Royal fights off populism charge in debate

25th October 2006, Comments 0 comments

PARIS, Oct 24, 2006 (AFP) - Rival contenders for the opposition Socialist Party nomination in France's presidential election faced off Tuesday in the second of three televised debates, with front-runner Segolene Royal forced to fight off accusations of populism.

PARIS, Oct 24, 2006 (AFP) - Rival contenders for the opposition Socialist Party nomination in France's presidential election faced off Tuesday in the second of three televised debates, with front-runner Segolene Royal forced to fight off accusations of populism.

The 53-year-old Royal -- who has challenged party orthodoxy with ideas such as boot camps for young delinquents -- rocked the boat again this week by suggesting that lawmakers should be made to appear before "citizens' juries".

Both her rivals, former finance minister Dominique Strauss-Kahn, 57, and former Prime Minister Laurent Fabius, 60, launched straight into an attack on her latest proposal.

Fabius warned against "embracing a kind of populism that is a breeding ground for the extreme-right," arguing that "putting elected officials under surveillance would create a distance, a suspicion that they do not deserve".

"If this debate enables us to get rid of a bad idea -- then that is a good thing," he concluded.

Strauss-Kahn argued that tensions between such juries and France's elected assemblies could be "very dangerous for democracy".

Royal hit back by charging that her critics were "afraid of the people", insisting that her proposal was a way to draw disillusioned voters back into the mainstream fold and fight off the far-right.

"I don't want to experience a repeat of April 21," she said, referring to far-right leader Jean-Marie Le Pen's shock victory over the Socialist candidate in the first round of the 2002 presidential election.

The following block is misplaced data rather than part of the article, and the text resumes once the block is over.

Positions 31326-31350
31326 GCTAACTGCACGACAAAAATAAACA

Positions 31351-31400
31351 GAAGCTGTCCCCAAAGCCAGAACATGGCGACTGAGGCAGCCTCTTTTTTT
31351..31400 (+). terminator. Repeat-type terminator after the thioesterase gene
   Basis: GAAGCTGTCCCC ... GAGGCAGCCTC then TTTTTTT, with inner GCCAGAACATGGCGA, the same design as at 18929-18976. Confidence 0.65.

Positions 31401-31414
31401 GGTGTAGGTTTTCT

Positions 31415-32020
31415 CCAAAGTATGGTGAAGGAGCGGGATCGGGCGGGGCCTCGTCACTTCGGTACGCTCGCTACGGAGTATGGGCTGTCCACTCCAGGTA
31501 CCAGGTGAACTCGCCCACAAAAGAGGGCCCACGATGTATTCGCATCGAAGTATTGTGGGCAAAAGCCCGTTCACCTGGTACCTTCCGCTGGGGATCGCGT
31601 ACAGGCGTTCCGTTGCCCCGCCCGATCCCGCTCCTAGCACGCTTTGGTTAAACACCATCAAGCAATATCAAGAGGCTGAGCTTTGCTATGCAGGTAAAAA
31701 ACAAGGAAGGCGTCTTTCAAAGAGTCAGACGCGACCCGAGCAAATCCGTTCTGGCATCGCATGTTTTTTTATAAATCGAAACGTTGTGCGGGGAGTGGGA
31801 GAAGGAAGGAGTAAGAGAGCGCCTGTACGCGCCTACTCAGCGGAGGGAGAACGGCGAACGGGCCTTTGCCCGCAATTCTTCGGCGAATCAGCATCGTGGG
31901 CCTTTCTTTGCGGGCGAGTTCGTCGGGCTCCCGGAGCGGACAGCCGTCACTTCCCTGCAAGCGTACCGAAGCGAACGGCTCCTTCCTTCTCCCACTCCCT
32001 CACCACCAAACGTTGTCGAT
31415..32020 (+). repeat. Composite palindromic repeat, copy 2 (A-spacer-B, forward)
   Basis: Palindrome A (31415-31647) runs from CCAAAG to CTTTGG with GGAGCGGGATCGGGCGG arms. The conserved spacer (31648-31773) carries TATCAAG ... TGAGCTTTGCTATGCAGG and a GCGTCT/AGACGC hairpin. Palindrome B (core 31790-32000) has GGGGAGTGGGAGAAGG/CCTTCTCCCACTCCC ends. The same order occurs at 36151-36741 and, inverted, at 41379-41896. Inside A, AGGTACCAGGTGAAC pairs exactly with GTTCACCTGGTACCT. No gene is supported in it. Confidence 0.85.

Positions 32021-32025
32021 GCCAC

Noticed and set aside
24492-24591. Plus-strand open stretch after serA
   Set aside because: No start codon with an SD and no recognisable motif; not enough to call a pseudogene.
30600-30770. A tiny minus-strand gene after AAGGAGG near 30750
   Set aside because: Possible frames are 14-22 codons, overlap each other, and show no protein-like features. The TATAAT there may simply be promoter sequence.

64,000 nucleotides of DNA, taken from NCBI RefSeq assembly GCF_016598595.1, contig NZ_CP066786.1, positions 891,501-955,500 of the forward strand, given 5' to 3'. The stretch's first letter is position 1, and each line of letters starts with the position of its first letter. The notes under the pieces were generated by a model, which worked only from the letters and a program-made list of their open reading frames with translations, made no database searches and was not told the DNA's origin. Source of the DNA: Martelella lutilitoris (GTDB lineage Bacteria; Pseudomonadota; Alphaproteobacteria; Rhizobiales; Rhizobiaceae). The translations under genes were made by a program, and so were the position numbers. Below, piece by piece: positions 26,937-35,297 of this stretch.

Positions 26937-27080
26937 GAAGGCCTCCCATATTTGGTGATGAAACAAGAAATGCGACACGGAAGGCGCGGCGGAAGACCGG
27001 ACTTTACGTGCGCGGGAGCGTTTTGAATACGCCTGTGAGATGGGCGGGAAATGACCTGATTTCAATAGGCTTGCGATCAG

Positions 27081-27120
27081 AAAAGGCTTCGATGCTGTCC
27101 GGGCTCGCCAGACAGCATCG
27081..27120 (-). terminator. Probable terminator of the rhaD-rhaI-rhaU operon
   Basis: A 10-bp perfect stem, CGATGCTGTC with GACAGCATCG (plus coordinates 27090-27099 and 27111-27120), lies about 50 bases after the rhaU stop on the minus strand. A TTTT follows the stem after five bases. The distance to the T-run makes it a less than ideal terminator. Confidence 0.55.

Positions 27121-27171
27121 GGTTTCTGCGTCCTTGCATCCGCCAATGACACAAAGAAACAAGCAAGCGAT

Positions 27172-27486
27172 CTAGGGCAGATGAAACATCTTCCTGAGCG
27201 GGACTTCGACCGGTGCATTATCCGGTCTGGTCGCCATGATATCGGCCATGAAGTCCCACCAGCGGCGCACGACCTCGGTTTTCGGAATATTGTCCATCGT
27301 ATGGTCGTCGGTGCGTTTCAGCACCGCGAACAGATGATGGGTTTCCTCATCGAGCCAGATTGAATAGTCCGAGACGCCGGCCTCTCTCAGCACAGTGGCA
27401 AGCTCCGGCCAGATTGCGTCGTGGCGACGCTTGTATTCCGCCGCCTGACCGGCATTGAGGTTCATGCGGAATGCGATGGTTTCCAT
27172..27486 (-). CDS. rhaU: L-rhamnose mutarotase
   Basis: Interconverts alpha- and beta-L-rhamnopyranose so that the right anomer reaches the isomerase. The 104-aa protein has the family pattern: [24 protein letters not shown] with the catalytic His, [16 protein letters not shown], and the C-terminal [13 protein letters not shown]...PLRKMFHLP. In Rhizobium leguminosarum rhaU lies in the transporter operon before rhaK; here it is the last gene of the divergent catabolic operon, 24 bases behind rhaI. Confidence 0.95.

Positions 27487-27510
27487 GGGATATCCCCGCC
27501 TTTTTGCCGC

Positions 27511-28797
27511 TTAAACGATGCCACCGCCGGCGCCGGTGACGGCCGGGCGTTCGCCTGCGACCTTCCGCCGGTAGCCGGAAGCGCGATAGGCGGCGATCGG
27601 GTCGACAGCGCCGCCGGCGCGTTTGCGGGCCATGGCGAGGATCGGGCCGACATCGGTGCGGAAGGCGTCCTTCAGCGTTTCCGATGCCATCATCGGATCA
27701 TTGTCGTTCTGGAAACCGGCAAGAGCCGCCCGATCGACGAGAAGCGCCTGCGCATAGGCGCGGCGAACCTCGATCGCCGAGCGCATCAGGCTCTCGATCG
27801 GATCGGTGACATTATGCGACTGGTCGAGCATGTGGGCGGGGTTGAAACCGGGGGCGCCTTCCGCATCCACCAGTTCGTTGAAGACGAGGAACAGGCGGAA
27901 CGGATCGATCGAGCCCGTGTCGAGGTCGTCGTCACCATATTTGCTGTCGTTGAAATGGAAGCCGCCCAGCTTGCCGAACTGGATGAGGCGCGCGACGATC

She also insisted the Socialist Party manifesto was "not the Little Red Book" -- in an apparent swipe at comments sparked by her popular juries idea, likening her to Chinese leader Mao Zedong.

The contenders fell into line on other key issues, with all saying they would back gay marriage and adoption.

All three joined in attacking the security policies of Interior Minister Nicolas Sarkozy, the centre-right frontrunner for the election, but they took different tacks on illegal immigration, shaping up as a hot election topic.

Royal called for the restoration of automatic residency rights for migrants who have been 10 years in the country, Strauss-Kahn for a crackdown on people-traffickers, and Fabius for a large-scale immigrant amnesty.

Strauss-Kahn, who describes himself as a Social Democrat, and Fabius, who is running on a traditional left-wing platform, are vying for position with Royal ahead of an internal vote by 200,000 card-carrying party members on November 16 to designate a candidate for the election next April.

The debate was thought unlikely to dent Royal's strong poll lead, though Strauss-Kahn has been chipping away at her score since a first TV debate last week in which he gave a strong performance.

Polls say that Royal currently enjoys the backing of 61 percent of party sympathisers, while 28 percent support Strauss-Kahn, 57. Fabius, 60, is lagging with support from 11 percent, according to an Ipsos poll to appear in Le Point magazine.

The TV debate's rigid format -- with contenders reciting their positions in answer to prepared questions -- kept direct confrontation to a minimum although the tone was more heated than in last week's debate.

Observers believe the Socialist Party chose the format of the programme, broadcast live on the 24-hour news network LCI and the parliamentary channel, to ensure that the successful candidate emerges from the selection with their image intact.

The three contenders are to take part in a final televised debate on November 7, focusing on Europe and international affairs ahead of the internal party nomination vote.

Copyright AFP

Subject: French news

0 Comments To This Article